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HUNTINGTON'S CHOREA IN RELATION TO HEREDITY AND EUGENICS
CHARLES B. DAVENPORT; ELIZABETH B. MUNCEY
Am J Psychiatry 1916;73:195-222.
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Station for Experimental Evolution, Carnegie Institution of Washington

Eugenics Record Office, Cold Spring Harbor, N. Y.

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Abstract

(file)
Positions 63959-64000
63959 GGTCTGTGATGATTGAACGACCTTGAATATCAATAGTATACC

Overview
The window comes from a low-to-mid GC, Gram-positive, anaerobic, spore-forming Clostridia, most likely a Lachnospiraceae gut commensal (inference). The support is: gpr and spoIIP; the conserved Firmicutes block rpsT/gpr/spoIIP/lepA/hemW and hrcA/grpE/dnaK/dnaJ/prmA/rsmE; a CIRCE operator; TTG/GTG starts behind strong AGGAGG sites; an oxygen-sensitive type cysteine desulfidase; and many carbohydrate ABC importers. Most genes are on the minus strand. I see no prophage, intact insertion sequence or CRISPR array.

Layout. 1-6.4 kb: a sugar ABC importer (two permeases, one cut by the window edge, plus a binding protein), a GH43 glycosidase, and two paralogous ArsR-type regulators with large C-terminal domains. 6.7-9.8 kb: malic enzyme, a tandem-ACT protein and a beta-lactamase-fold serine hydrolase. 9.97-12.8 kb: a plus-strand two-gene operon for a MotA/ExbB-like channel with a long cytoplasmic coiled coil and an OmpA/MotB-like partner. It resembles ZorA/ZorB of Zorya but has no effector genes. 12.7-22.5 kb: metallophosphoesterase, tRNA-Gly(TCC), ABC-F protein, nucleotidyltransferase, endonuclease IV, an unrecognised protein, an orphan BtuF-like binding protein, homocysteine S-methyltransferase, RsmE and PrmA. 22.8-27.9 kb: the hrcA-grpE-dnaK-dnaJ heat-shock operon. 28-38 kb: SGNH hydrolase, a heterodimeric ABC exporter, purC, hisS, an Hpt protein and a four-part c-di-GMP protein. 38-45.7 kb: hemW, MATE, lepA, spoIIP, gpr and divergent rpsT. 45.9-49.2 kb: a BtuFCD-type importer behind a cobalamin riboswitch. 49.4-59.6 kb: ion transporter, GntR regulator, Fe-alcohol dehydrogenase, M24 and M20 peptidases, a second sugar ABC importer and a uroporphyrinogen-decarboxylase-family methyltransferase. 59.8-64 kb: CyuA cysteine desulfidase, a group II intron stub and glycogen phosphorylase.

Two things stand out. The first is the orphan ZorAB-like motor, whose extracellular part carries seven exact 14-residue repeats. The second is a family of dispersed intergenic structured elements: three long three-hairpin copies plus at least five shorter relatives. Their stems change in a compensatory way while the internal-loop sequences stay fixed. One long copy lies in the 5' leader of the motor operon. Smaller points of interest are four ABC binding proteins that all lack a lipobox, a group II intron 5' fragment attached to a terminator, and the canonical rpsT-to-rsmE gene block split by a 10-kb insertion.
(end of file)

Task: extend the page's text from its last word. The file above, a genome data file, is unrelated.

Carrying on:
A study of four family complexes in eastern Long Island, south-western Connecticut, south-central Connecticut and eastern Massachusetts which show nearly a thousand cases of Huntington's chorea yields the remarkable result that practically all can be traced back to some half-dozen individuals, including three (probable) brothers who migrated to America during the 17th century. But, already, numerous "biotypes" having specific and differential hereditary behavior have appeared. Thus there is a biotype in which the tremors are absent, but mental deterioration present; a biotype in which the tremors are not accompanied by mental deterioration; a biotype in which the chorea does not progress; and a biotype in which the onset of the choreic movements is in early life. In general, the symptomatology of chronic chorea is dissimilar in different strains of families. The age of onset, the degree of muscular involvement, the extent of mental deterioration all show family differences and enable us to recognize various species, or biotypes, of the disease. These biotypes are less striking than they would be were it not for the extensive hybridization that is taking place between biotypes in random human matings.The method of inheritance of some of the elements of Huntington's chorea has been worked out. In general, the choreic movements never skip a generation and in other respects show themselves clearly to be a dominant trait. The mental disorder is usually of the hyperkinetic or manic type and this also shows itself as a dominant. The age of onset apparently tends to diminish in successive generations—"law of anticipation"—but this is partly, if not wholly, illusory and is due to the fact that in comparing the age of onset in grandfathers with that in grandchildren we are not comparing on the same basis, for the grandparents are a selected lot (selected on the basis of late onset—at least late enough for them to become parents), while grandchildren include those in whom the onset is so early in life that they will never marry.Among the 3000-odd relatives of the 962 choreics studied, many nervous traits are recorded. Thus, epilepsy is recorded 39 times, infantile convulsions 19 times, meningeal inflammations and brain fever 51 times, hydrocephaly 41 times, feeble-mindedness 72 times, [See table in the PDF file] Sydenham's chorea 11 times, and tics 9 times, mostly in one small family. This incidence, which would seem high for an unselected population, suggests that chorea occurs in families characterized by a general liability to nervous and mental troubles.[See figure in the PDF file]Though it can be shown that the 962 cases of chorea originated from six or seven ancestors and that the tendency has been handed down almost without a break through the generations and that for generations there have been individuals who recognized the hereditary nature of the disease and were influenced in marriage accordingly; nevertheless, there is no clear evidence that persons belonging ing to the choreic lines voluntarily abstain to any marked degree from, or are selected against, in marriage.

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